By Nats Onoja Agbo
Martin Meredith is famous for some spicy books he wrote on Africa, especially on the shenanigans of its sit-tight and self-righteous rulers. His most celebrated works are The State of Africa: A History of the Continent Since Independence and Born in Africa: The Quest for the Origins of Human Life. While The State of Africa amplified the often-held, though fantastically over-beaten notions about corruption in Africa, Born in Africa is a narrative of efforts by archaeologists to locate the ancestral home of mankind. From Meredith’s narrative, while archaeologists from other parts of the world were battling, sometimes blackmailing fellow archaeologists, to get credit for fossil discoveries in Kenya, South Africa, Tanzania and Ethiopia, Africans were largely mere spectators. Applying techniques common with detectives, the author traced the various discoveries, from Australopithecus Africanus, Little Lucy, Homo erectus to Homo sapiens, tentatively proving that Africa is the ancestral home of the modern human being.
The question then is: if indeed, humanity is indigenous to Africa, why hasn’t the continent taken advantage of its prime position? Why does Africa lag behind other parts of the world in positive developments, soaring only when superstition, gross ignorance, corruption in all its ramifications, political instability, poor and inept leadership, despotism, underdevelopment, poverty and diseases are mentioned? Why do African leaders go to other continents, cap in hand, to ask for loans and grants to pay salaries and finance development projects? Why do many African countries depend on foreign loans and grants to fight malaria, HIV/AIDS, polio, jaundice, Ebola and Lassa fever? Why do African countries prepare their budgets in anticipation of loans from foreign governments, thus turning some of the affected countries into almanjirai, young men who are often sent out with bowls by their Islamic instructors to beg for food? While the people live in abject poverty, the continent’s loud-mouthed leaders are amazingly rich, with investments and property in choice capitals of the world. A visit to some Northern States of Nigeria, for instance, would show how callous the leaders have been; in most of the States, poverty appears to be the norm, especially with the talakawa, who survive by being subservient to their slave masters who parade themselves as political leaders. Pictures of young boys roaming the streets in search of food and cash for their religious teachers in the almanjirai culture are embarrassing, but political leaders behave as if it is not an issue. Presently, no political leader in the Northern States is proffering solutions to this disgraceful culture.
Instead of keying into the Almanjirai School Program of the past government, it was thrown away, bath and baby, because it was conceived by a previous government. That school program was the second major effort to find a near-permanent solution to the almanjirai menace. The first attempt was in the mid-1960s when Alhaji Ibrahim Dasuki, the 18th Sultan of Sokoto, suggested a reward system for Islamic teachers, so that sending the pupils out to source for food would be eradicated.
The Northern States should take positive strides towards making adult and non-formal education, including nomadic education, remarkable features of education in the region. From the little gains recorded with nomadic education in some parts of the country, its liberating effects on Fulani herdsmen cannot be over-emphasized. With education, Fulani herdsmen would be in a better position to appreciate the value of living in settlements/ranches instead of roaming from one State to another in search of grazing land. With education, Fulani herdsmen would imbibe modern cattle-rearing techniques that could enhance the quality and quantity of their cattle. With modern education, Fulani herdsmen would be emboldened to join other Nigerians in building a rancor-free society.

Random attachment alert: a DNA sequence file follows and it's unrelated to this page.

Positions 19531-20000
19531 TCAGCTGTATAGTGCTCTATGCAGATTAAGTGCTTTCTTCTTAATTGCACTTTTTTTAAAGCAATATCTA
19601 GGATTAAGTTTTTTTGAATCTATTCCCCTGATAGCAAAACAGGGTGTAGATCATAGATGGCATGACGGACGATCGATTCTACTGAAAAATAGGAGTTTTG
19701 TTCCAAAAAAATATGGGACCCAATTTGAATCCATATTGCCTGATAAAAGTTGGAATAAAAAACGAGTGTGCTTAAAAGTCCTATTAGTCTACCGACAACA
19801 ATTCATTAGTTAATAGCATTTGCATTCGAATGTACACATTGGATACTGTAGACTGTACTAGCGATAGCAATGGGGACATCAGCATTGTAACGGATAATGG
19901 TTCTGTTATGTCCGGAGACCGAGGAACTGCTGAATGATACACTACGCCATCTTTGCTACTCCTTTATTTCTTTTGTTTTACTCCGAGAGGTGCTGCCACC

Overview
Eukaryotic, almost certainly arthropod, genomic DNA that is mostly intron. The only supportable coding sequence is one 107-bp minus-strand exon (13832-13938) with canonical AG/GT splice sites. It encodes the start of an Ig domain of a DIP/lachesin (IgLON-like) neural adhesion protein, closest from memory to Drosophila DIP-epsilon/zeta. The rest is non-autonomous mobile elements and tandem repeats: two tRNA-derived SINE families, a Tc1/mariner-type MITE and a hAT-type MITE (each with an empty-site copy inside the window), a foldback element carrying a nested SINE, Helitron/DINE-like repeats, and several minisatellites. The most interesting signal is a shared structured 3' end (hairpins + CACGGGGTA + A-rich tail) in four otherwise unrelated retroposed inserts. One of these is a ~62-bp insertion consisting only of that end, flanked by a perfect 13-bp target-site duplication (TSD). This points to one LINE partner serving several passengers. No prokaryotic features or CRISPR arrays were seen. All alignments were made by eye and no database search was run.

What the North needs is massive investment in the educational sector. Education is the weapon of liberation, which the North needs; education will liberate the people from superstition, ignorance, poverty, religious bigotry and hero-worshipping, which have held the North down for so long. More teachers should be trained, just as there is need to build more classrooms, provide appropriate teaching aids and treat teachers with respect. The situation where pupils study under trees and teachers are owed salaries for six months or more in some States is a subtle way of killing education. Arguments like this make very little sense to political leaders because their children are either in expensive private schools in Nigeria or in other countries where teachers are respected and paid their salaries and allowances as and when due.
As Africans, we have a stake in the world because humanity, and indeed world civilizations have their roots in Africa. Being born in Africa, other Homo sapiens expect us to take the lead in world affairs. But where are we? Africa is at the bottom of the rung in every aspect of human development and is now derogatively regarded as the sick continent of the world. As the most populous black nation, Nigeria must lead this rebirth so that Africa can reassert its position as the birthplace of humanity. We cannot remain spectators in our own dance festival; we too must introduce new dance steps for others to copy.